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Civil Rights Task Force Could Stick Around Past Current Leadership Term, If It Narrows Focus

Exterior of Jacksonville City Hall.
Joslyn Simmons

Incoming Jacksonville City Council President Aaron Bowman is “amenable” to allowing the city’s Task Force on Civil Rights history to continue its work through his tenure. But not without narrowing its scope and focusing its charge.

“Obviously civil rights are extremely important to me,” Bowman, a major backer of the city’s LGBT-inclusive human rights ordinance, said. “I talked to one of the co-chairs a couple weeks ago and said ‘look, I really need to understand. You say you’re wanting more time. What is it you’re trying to accomplish and what’re you trying to do?”

Current City Council President Anna Lopez Brosche created the task force after an editorial in The Florida Times-Union lamented Jacksonville’s exclusion from the National Civil Rights Trail. Brosche staffed the 27-member committee with local civil rights icons, historians and artists to try and figure out how Jacksonville could be added to the list of participating cities and states. A report detailing its findings is due June 25.

However, once the task force discovered the national trail was founded by a southern consortium of state tourism agencies and required an entrance fee and application process, work pivoted to creating a local city trail. But figuring out which sites or people should be included, where a historical timeline would digitally live and whether to create a new museum and/or to contract the formation of a self-guided smartphone app has greatly inflated the task force’s charge

For good reason, task force co-chair Warren Jones told WJCT last month.

“I think the history is ongoing and I’m amazed at some of the timeline items that have been brought forth. I grew up here and I didn’t realize some of the history that has happened in Jacksonville. So, I think having a task force that will work on a regular basis — once a month, maybe once a quarter — to make sure that timeline is maintained and that funding is maintained,” he said. “I think that’s critically important.”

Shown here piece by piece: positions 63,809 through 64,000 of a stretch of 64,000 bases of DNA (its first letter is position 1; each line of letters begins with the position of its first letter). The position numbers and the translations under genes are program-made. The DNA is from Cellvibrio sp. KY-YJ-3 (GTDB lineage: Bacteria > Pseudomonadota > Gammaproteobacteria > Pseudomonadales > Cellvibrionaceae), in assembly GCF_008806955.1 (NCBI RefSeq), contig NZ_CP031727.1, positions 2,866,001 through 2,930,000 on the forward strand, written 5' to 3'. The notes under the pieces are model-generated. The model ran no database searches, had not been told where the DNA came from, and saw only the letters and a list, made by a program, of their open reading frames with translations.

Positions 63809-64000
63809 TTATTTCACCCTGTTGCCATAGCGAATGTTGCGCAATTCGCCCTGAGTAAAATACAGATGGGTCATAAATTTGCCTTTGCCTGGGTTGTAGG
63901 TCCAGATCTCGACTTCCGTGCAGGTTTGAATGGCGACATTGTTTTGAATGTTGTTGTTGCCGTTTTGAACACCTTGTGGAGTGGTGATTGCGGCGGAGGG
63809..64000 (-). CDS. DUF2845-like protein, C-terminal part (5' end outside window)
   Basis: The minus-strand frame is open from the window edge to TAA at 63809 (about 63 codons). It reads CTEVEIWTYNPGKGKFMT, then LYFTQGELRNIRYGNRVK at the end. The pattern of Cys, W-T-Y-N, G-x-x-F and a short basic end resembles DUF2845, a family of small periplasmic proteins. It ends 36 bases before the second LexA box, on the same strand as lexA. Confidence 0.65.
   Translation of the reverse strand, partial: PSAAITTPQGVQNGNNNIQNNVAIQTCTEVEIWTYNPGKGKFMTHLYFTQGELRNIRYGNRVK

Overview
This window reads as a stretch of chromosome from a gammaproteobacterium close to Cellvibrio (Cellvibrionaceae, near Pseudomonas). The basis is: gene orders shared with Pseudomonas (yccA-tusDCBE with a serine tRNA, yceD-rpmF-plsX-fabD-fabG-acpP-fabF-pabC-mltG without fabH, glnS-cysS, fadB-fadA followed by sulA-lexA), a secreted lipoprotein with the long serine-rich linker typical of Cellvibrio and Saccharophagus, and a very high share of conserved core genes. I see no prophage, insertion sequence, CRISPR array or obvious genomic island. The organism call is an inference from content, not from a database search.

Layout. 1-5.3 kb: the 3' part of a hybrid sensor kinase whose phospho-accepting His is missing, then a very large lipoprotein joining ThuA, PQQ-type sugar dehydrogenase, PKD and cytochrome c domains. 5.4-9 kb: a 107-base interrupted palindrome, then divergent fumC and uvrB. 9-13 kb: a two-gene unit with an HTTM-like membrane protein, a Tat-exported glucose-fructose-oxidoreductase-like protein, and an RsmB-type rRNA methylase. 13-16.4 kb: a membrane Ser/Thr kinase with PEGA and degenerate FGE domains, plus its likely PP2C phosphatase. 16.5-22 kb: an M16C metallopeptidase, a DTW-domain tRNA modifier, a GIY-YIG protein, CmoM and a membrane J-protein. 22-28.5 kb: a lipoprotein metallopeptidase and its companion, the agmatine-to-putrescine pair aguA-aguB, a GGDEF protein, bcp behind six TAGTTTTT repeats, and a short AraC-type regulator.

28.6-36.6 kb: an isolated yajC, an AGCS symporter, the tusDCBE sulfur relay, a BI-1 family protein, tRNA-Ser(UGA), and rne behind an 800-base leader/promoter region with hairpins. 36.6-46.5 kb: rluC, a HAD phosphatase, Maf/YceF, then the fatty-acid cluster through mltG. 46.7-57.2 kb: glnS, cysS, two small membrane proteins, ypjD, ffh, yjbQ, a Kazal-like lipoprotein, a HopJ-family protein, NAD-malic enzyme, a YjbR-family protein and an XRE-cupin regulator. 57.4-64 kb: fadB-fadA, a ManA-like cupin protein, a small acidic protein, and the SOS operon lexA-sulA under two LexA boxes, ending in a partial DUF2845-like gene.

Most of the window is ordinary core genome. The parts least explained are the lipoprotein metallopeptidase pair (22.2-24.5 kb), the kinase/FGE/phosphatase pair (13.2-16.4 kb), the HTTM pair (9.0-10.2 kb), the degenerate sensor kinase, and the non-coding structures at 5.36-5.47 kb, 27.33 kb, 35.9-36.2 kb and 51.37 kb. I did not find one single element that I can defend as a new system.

Jones joined some fellow task force members in calling for permanence. The task force could be made a permanent fixture of city hall with the passage of legislation. Brosche said this week she wants to meet more with task force members before committing to sponsoring it, but isn’t against the idea.

Bowman, whose term begins in July, said he’s waiting to make a final decision on keeping the committee.

“I’m happy to look at the report that they put out. Frankly, I do think 28 members is — hey I have to work with 18 all the time — so, getting that many people together and try and get one direction is a little tough. I look forward to seeing the out brief and the recommendations and suggestions and we’ll take it from there,” he said. “Like I said, I’ve talked to one of the co-chairs and so far I haven’t gotten a cohesive answer on what it is they’re trying to accomplish and why they need more time.

“This is an awful a lot support work that goes on within our building and of course it’s taken a lot of civilians’ time as well. I know it’s dedicated time, I just want to make sure it’s heading in a direction and that we’re helping out as much as possible.”

Bowman added that he and Mayor Lenny Curry have discussed the possibility of creating a separate civil rights museum and both are supportive of the idea.

Ryan Benk is a former WJCT News reporter who joined the station in 2015 after working as a news researcher and reporter for NPR affiliate WFSU in Tallahassee.